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Servitude for life: an answer to Thomas Carlyle by J. M. Ludlow.

Frederick Maximus--“Harkee here, Dan, you black nigger rascal. You're no longer a slave, you're a servant hired for life.”

T. C. Nigger--“By golly! Wife and chil'n servants for life too, massa?”

F. M.--“Yes, all you niggers. But you must work all the same, you know.”

T. C. N.--“Iss, massa. What wages you gib?”

F. M.--“Wages, you rascal? Quart of corn a day, and three shirts and pantaloons a year; for legal hours of work, fourteen hours a day for half the year, and fifteen the other half.” 1

T. C. N.--“Any priv'leges, massa?”

F. M.--“Privileges! Ha! ha! Yes, privileges of John Driver's whip, or of such other punishment as I choose to inflict, and of not being believed on oath if you go and peach against me, and of being sold down South when I please, and of being converted by any parson whom I choose to allow.”

T. C. N.--“Hm. Wife and chil'n my own dis time, mass?”

F. M.--“Ha! ha! ha! Yes — till I or Mr. Overseer want them. But you have the privilege of taking another wife as often as I allow it, and of having as many children as it pays me to bring up.”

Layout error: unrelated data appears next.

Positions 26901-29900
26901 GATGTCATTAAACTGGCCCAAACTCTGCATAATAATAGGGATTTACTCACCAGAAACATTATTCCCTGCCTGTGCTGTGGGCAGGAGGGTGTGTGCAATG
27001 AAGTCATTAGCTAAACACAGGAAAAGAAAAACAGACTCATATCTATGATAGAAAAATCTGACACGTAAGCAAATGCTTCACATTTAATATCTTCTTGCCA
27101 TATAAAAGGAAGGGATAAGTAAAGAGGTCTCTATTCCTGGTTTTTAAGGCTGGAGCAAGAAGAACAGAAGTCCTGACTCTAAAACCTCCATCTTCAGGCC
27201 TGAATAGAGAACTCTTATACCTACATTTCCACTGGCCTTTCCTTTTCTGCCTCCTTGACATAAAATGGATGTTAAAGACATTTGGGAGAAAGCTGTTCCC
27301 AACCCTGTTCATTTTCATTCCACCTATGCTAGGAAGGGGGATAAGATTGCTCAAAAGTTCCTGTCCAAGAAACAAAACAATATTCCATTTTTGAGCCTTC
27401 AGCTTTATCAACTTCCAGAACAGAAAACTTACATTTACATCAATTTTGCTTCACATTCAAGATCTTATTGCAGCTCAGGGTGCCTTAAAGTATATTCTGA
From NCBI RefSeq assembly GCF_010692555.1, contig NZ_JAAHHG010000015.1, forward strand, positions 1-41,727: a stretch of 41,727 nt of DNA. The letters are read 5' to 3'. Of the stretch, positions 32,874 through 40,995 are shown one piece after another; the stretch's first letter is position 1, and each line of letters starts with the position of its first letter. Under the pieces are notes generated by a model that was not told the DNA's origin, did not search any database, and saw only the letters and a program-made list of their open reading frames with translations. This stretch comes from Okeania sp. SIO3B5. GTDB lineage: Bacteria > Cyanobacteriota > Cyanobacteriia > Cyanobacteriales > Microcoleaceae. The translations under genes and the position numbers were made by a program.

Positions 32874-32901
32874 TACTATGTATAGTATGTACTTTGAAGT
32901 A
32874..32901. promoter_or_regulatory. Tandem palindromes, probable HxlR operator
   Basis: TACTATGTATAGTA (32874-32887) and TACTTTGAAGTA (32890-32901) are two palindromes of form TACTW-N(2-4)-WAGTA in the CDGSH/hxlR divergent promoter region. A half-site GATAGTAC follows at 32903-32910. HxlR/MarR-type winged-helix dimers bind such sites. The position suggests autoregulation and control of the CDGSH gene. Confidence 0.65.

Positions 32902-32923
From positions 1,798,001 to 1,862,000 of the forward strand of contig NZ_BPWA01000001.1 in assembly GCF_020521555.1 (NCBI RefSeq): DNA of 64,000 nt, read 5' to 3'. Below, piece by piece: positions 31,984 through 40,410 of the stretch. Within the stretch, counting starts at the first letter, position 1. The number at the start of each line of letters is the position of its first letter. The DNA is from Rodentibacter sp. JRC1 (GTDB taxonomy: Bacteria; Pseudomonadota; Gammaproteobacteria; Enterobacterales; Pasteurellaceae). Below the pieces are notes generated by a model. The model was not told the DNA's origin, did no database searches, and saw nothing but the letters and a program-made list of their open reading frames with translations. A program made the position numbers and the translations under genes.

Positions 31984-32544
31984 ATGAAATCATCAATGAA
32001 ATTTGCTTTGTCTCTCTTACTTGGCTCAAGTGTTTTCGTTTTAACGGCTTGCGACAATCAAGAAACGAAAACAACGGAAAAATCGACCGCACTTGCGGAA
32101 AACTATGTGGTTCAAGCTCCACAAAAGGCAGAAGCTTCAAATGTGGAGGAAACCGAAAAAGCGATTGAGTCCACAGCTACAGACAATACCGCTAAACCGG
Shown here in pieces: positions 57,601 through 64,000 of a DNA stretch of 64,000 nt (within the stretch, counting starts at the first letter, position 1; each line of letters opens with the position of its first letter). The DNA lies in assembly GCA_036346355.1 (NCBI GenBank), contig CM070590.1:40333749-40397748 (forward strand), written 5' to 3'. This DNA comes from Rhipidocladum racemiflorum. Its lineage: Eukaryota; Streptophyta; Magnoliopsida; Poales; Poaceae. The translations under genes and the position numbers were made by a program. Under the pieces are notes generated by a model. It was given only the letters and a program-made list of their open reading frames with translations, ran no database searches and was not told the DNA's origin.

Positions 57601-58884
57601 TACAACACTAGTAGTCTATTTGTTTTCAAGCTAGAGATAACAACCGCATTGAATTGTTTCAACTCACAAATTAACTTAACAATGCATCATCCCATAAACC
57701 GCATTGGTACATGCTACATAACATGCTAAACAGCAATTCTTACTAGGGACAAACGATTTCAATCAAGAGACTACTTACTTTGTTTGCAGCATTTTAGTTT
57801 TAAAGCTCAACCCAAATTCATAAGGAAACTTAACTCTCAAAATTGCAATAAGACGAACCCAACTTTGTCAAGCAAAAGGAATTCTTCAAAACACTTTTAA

T. C. N.--“Beg pardon, massa, but what for you call me servant hired for life?”

F. M.--“What for, you rascal? Because a great man, after whom I named you, when he had written a d — d good book on the ‘nigger question,’ says that is all the difference between you and those mean, white-livered Yankee working-men, who are hired by the month or the day.”

T. C. N.--“Massa, if him book good book, why's I not priv'leged to learn read it?”

F. M.--“Read, you infernal scoundrel! Why, if any one were to help you to learn, the law gives him fine and imprisonment or lashes,2 and what do you suppose you'd get? So off with you----. Stay — how old is that yellow nigger, your wife's daughter?”

T. C. N.--“Born three weeks ‘fore Miss Susy, massa.”

F. M.--“She'll fetch a right smart price at Mobile, now that New-Orleans--”

T. C. N. (Aside while passing away)--“Dey say de Yankees an't bery long way. Wish dey was heeah. Wish dey'd gib me a rifle ‘fore I dies.” --Macmillan's Magazine.

Carlyle and his “nutshell.”

Carlyle pours the dregs of his once fertile brain
In a nutshell, the great cause of Freedom to stain;
But the gall he has used foils the foolish attack,
And dyes himself darker than African-black.

1 Laws of South-Carolina.

2 Laws of South-Carolina.

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